Monday of the Third Week Of Easter
When the people saw Jesus across the sea they said to him, “Rabbi, when did you get here?” Jesus answered them and said, “Amen, amen, I say to you, you are looking for me not because you saw signs but because you ate the loaves and were filled. Do not work for food that perishes but for the food that endures for eternal life, which the Son of Man will give you.”
“One does not live on bread alone.” So what does one live on? What makes life worth living?
Life can be lived in two ways: With the Lord or without the Lord. If I choose to live my life with the Lord, then everything I say and do is elevated to perfection. Nothing is “common.” Nothing is “routine.” Nothing is “insignificant.” Nothing is “boring.” All my senses are peaked and heightened to the eternal. All things become new. All things become Holy.
Eat. Jesus said to them, “Unless you eat the flesh of the Son of Man and drink his blood, you have no life in you. Whoever eats my flesh and drinks my blood has eternal life, and I will raise them up at the last day. For my flesh is real food and my blood is real drink. Whoever eats my flesh and drinks my blood remains in me, and I in them” (cf. John 6:53-56).
As you can see, even the finest and choicest of eaters are actually settling for crumbs when they deny themselves the meal prepared for them by the Lord. How sad. How impolite, for I was always taught never to refuse a poor man’s meal.
Work. “This is the work of God, that you believe in the one he sent.” As I have mentioned hundreds of times before, belief in God is more than lip service. It is a way of life.
We work. We work very hard. Not all of us enjoy our work. But I do. I love what I do. I love my job not because it is easy or because the pay is out of this world, but because it is meaningful. I can’t even begin to imagine going back to what I used to do or working for whom I worked for. I love what I do because it is eternal. I even love what I do because who I work for is eternal. I love what I do because I love my boss. I have a great boss!
Who do you work for? Who or what do you live for? “Do not work for food that perishes but for the food that endures for eternal life.” No matter what I do for a living, I can always work for the Lord. No matter how many business trips I have to make, I can be an Apostle of the Lord. No matter what you do, deliver His message, whether or not it is convenient or inconvenient. Even a used car salesman can sell the Lord!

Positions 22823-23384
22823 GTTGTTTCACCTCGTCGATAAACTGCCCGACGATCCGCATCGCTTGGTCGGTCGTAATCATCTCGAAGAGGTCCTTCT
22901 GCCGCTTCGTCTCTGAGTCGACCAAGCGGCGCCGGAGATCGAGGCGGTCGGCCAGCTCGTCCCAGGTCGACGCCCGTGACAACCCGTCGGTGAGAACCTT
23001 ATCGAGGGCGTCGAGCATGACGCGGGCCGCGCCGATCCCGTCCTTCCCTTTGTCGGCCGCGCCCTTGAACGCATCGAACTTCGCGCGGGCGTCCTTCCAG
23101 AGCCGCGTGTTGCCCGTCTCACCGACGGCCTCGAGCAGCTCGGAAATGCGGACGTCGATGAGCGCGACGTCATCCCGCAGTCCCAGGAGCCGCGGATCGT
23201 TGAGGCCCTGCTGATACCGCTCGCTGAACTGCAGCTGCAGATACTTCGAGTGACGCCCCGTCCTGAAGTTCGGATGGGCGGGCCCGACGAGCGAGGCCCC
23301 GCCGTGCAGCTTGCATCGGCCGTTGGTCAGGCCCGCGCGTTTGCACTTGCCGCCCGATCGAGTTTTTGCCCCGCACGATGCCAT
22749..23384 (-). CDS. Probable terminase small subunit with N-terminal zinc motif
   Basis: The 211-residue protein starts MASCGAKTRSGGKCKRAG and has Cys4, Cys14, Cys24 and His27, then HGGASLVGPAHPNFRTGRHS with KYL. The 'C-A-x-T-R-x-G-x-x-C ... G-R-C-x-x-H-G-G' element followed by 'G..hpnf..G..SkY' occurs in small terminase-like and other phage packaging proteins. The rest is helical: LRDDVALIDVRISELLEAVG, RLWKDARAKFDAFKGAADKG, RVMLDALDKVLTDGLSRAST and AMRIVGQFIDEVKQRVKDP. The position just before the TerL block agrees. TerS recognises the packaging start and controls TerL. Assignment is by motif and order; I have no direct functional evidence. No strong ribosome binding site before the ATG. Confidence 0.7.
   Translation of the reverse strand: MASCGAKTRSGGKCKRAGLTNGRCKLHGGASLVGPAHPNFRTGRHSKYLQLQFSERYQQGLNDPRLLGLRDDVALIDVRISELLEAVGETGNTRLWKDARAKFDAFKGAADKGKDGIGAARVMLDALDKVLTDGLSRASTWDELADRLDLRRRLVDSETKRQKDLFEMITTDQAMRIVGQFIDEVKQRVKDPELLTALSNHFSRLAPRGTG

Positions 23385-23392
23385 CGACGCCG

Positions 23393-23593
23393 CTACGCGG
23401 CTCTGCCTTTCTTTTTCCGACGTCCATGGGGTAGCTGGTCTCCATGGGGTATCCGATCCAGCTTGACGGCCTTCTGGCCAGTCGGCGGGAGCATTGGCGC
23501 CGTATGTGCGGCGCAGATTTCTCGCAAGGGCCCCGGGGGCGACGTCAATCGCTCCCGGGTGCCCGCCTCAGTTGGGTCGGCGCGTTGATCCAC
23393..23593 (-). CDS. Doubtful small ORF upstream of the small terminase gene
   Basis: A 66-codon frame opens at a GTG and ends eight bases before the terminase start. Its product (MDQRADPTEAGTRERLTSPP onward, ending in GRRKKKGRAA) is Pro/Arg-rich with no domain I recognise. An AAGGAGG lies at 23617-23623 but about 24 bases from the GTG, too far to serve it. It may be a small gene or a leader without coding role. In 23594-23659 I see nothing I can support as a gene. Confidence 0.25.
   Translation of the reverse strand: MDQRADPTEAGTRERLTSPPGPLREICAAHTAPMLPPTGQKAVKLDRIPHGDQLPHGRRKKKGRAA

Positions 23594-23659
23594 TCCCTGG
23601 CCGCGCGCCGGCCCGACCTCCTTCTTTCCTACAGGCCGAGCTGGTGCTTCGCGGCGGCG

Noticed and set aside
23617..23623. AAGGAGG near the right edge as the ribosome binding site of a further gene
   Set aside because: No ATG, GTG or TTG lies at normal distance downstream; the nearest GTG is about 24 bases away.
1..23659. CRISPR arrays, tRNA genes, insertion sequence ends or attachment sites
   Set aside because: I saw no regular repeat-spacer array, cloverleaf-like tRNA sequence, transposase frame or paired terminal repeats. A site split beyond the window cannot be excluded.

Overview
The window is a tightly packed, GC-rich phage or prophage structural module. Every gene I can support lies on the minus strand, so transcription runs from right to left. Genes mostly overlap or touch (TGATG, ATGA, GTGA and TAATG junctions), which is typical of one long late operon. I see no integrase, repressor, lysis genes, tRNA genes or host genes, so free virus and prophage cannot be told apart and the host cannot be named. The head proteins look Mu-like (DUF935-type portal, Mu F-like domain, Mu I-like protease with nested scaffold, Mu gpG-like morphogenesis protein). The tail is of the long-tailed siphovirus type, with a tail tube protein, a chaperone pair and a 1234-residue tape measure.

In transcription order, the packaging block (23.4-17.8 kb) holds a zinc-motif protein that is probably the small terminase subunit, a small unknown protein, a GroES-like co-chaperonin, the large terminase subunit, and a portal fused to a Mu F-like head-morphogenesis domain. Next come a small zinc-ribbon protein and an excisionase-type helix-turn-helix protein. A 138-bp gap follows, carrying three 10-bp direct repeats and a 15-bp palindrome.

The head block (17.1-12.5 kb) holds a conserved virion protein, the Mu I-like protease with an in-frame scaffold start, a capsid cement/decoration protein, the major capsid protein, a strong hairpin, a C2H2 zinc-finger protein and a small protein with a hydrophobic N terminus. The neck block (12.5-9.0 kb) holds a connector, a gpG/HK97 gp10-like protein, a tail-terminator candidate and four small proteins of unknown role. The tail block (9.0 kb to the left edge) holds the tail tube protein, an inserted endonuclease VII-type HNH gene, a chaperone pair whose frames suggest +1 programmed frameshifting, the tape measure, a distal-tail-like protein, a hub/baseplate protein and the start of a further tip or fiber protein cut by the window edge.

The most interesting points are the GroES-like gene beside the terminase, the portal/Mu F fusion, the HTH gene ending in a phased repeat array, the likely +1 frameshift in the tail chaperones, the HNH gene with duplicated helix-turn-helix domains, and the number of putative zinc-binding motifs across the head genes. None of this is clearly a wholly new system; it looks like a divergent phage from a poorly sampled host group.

We know that all things pass away, only Heaven remains. So Heaven is not only the hope in our lives, it is also the very foundation of our lives, for when all things disappear or turn into dust or smoke, only Heaven remains.
Sleep. Sleep not only relaxes the body and mind, it also elevates them, for it is only when I fall into the deepest of sleeps that dreams are possible. Dreams are remarkable, but not always wonderful.
A few days ago a mom told me that her daughter had a dream about her youngest sibling who wants to be a pilot. In her dream she saw her little sister’s plane blow up in midair. When she told her mom and sister about this, the girl asked if she could tell, from her dream, what she was wearing and what kind of plane she was flying. When her mother confessed her fears, the young girl responded, saying “Why does someone’s bad dream mean I can’t realize my own dream?”
Sleep is essential for a healthy mind and body, but it is also essential for a healthy soul. Sleep reminds us of our death and resurrection. Yes, there will come a time when I am no longer; when the world will continue to turn without me. There will come a time when the darkness overpowers me, but the light shall return and restore me.
Die. “Unless the grain of wheat falls to the ground and dies, it remains only a single seed. But if it dies, it produces much fruit” (Jn 12:24).
This morning I celebrated Mass in a school chapel. The individual who read the first reading must have been exhausted (probably due to too much studying). They read today’s inspiring first reading (Acts 6:8-15) as if it were a court document. They turned St. Stephen’s life and death into a very boring account. Imagine for a moment if I had read their accomplishments the same way! Let’s never do unto others what we would never want done to us!
To die is not only a rite of passage but the transforming of one’s life into one’s fruits. Christ’s death brought life to His Apostles. It also brought flesh and blood to His words and actions. St. Stephen, filled with grace and power, brought life to Christ’s words. He worked great wonders and signs among the people, but his greatest feat was his death (his sacrifice) for the Lord. It meant he truly believed, valued and appreciated every word that came forth from the mouth of God.
Resolution: One does not live on bread alone, but on every word that comes forth from the mouth of God.